Friday, November 30, 2007

Quick Flick Picks


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On the eve of a day-long movie marathon, I just wanted to get some items off of my to-blog list.

In my last post on silent film, I mentioned that the Berlin and Beyond festival will, as usual, be showing a German silent film as part of its 2008 program. It's just been revealed that the festival, running January 10-16 at the Castro Theatre, will present the 1929 comedy the Oddball with live musical accompaniment by Dennis James.

Some noteworthy though not-so-silent entries in Berlin and Beyond 2008 include Michael Verhoeven's the Unknown Soldier, and a three-film tribute to the recently-deceased actor Ulrich Mühe: along with his recent triumph in the Lives of Others the festival will screen a film from his East German film career, Half of Life, and his role in the Austrian Michael Haneke's 1997 Funny Games, just before the Sundance premiere of that director's apparently all-but shot-for-shot remake. The opening night film is the Edge of Heaven by Fatih Akin, contradicting the program guide on the Castro's website, which says it will be Yella. Christian Petzod's film will still play in the festival, but its opening slot was switched out for Akin's after the Castro schedules went to press.

Speaking of which, there's a lot to talk about on those Castro schedules, and I'm not even going to cover it all here. A MiDNiTES FOR MANiACS triple bill of Burt Reynolds films including Peter Bogdanovich's rarely-revived tribute to Lubitsch, At Long Last Love, plays December 7th, and another threefer starts with possibly the most heartbreaking summer vacation movie of my teenage years, which was also Winona Ryder's first film role, Lucas. That plays February 8th, the Friday before Valentine's Day (on which Marc Huestis brings Olivia Hussey for the 40th anniversary of Romeo & Juliet.)

There's another in the Castro's continuing series of classic films organized by composer, this time nine days (December 26-January 3) of double-bills scored by the great Miklos Rosza, including multiple collaborations with Billy Wilder and Vincent Minelli. January 4-9 brings the nine of the ten most well-known pairings of the "Emperor" Akira Kurosawa and his "Wolf" Toshiro Mifune. They made sixteen films together, and I wish the selection included Red Beard or some of the rarely-screened early films like the Quiet Duel and the Idiot, but I'm glad for the opportunity to see any of these again on the Castro's mighty screen. I've never seen the Seven Samurai, for example, on anything larger than a regular television set, which is probably enough to send me to the cinephile stocks.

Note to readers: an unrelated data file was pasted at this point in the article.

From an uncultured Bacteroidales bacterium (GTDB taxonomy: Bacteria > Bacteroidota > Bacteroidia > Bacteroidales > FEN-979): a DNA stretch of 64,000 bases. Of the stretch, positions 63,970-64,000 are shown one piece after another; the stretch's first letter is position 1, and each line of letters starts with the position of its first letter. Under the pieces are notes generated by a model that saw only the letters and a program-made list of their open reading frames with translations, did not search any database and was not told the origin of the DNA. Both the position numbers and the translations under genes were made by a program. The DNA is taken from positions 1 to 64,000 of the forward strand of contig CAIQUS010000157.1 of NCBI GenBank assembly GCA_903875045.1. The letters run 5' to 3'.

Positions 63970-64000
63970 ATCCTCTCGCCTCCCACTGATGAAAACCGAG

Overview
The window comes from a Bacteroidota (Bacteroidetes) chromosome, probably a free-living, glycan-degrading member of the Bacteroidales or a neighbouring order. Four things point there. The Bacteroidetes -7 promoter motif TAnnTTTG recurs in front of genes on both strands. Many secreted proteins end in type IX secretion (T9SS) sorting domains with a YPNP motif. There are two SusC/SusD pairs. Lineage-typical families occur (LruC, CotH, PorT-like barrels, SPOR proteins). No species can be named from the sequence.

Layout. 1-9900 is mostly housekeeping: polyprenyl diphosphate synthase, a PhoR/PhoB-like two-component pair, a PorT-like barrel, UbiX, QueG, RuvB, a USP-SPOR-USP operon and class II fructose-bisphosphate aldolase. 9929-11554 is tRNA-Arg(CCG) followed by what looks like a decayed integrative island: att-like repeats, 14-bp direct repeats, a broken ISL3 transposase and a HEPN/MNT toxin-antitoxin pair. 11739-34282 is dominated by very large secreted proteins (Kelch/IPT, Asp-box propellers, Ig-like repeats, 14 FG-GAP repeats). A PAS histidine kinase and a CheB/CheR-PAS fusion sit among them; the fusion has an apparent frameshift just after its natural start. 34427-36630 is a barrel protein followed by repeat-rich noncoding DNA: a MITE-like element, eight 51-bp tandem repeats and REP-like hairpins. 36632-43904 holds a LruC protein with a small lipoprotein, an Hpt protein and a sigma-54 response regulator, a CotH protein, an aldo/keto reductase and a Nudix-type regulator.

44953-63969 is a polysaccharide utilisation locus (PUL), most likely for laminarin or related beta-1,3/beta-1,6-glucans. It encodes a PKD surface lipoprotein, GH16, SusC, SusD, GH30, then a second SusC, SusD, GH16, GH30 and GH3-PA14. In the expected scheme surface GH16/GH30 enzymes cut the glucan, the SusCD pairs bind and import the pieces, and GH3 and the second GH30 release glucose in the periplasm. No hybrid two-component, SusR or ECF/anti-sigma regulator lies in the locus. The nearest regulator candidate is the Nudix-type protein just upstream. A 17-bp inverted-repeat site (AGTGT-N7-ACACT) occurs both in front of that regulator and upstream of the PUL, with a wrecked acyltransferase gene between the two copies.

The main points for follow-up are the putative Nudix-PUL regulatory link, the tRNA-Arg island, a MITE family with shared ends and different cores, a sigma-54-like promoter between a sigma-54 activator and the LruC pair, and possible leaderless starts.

If you're concerned about how to fit the new cut of Blade Runner playing at the Embarcadero into your schedule this week, know that it will make a return appearance at the Castro for a week starting February 15th. The early-eighties revival I'm most excited about seeing in a Landmark theatre is one I've never seen in any cut before: Jean-Jacques Beniex's Diva, which opens at the Shattuck in Berkeley as well as somewhere in Frisco December 7th.

The Roxie has a pair of films from this past spring's SF International Film Festival on its upcoming slate. One I've seen and can recommend: Les Blank's new documentary All in This Tea. Not being particularly interested in gourmet tea varieties, I was skeptical going in, but I found the film to be a fun but serious peek into the blossoming of capitalism in China. It opens December 14th. The other is one I missed in May but won't in January, when it opens on the 11th: El Violin from Mexico.